While the task of validating a potential candidate's skills and experience during a preliminary interview is sometimes delegated to the person in charge of recruitment, the second interview is often (but not always) undertaken by the future manager.
To prepare for this interview it is therefore crucial to know the identity of the interviewer. Not only does this allow the candidate to better understand the purpose of the meeting and to determine the questions that might be asked, it also enables them to know more precisely what to research and what questions to pose themselves. The topics discussed and points raised will likely differ according to the person with whom you will meet.
For example, if you meet your future manager they will try to understand how you function, how you work in a group, whether your personality fits in with their team, etc.
If you know the name of your interviewer, consider checking their exact job title, researching and consulting their LinkedIn profile and achievements, etc.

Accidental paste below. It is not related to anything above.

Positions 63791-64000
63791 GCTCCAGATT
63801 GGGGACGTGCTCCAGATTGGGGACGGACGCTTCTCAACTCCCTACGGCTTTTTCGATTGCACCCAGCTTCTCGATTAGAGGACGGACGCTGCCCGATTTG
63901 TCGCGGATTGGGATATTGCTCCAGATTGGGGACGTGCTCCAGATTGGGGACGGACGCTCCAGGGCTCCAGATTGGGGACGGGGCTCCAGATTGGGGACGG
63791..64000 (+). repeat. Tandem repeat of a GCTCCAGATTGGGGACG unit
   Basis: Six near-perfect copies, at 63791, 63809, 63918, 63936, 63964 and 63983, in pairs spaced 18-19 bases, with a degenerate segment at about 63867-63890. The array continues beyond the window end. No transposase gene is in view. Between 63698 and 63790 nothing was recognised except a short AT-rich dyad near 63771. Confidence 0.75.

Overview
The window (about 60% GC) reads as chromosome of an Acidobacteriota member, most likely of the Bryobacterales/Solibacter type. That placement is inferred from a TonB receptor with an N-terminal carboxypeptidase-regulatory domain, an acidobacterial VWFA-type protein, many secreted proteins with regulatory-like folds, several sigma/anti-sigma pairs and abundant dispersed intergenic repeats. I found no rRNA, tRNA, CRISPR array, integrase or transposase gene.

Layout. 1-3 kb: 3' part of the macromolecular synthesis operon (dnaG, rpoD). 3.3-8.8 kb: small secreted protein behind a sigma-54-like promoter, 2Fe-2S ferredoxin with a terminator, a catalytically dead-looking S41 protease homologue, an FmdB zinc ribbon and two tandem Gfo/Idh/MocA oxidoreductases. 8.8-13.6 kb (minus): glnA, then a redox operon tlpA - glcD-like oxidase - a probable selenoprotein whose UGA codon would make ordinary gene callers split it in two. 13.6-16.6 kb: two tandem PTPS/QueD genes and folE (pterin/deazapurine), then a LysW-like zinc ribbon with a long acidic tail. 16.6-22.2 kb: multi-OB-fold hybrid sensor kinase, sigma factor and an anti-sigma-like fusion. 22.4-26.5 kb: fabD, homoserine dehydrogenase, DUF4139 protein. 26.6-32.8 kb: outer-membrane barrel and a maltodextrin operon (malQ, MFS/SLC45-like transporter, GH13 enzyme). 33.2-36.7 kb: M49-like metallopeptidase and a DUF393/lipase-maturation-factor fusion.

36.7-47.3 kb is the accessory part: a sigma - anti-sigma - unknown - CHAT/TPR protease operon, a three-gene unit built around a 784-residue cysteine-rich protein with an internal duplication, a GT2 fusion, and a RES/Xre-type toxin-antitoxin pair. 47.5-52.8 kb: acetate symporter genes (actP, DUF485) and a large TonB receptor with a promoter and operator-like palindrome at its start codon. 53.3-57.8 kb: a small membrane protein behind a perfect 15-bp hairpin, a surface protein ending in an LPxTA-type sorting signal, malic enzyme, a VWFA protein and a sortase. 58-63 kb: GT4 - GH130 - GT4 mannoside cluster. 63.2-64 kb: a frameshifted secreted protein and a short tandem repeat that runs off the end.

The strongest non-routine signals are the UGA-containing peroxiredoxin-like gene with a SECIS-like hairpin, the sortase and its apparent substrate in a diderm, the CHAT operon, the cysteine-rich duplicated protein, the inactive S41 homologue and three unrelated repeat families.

A more intense interview
This may not always be the case, but second interviews can often feel more intense. The person you meet may be looking to challenge you. This is an opportunity for you to demonstrate your added value and your ability to handle pressure. If the recruiter noticed some weaknesses in your first interview they will try to test you on these, in order to confirm your compatibility with the job and to be certain of your motivation.
"If you know the name of your interviewer, consider checking their exact job title, researching and consulting their LinkedIn profile and achievements, etc."
Depending on the sector and the position in question, candidates are sometimes asked to present a report, a communication plan, an audit or a risk analysis to a small group of future colleagues. This exercise allows you to validate your skills, knowledge and soft skills, in particular your ability to communicate, your rigour and your organisational skills, while checking that you have understood the company's expectations.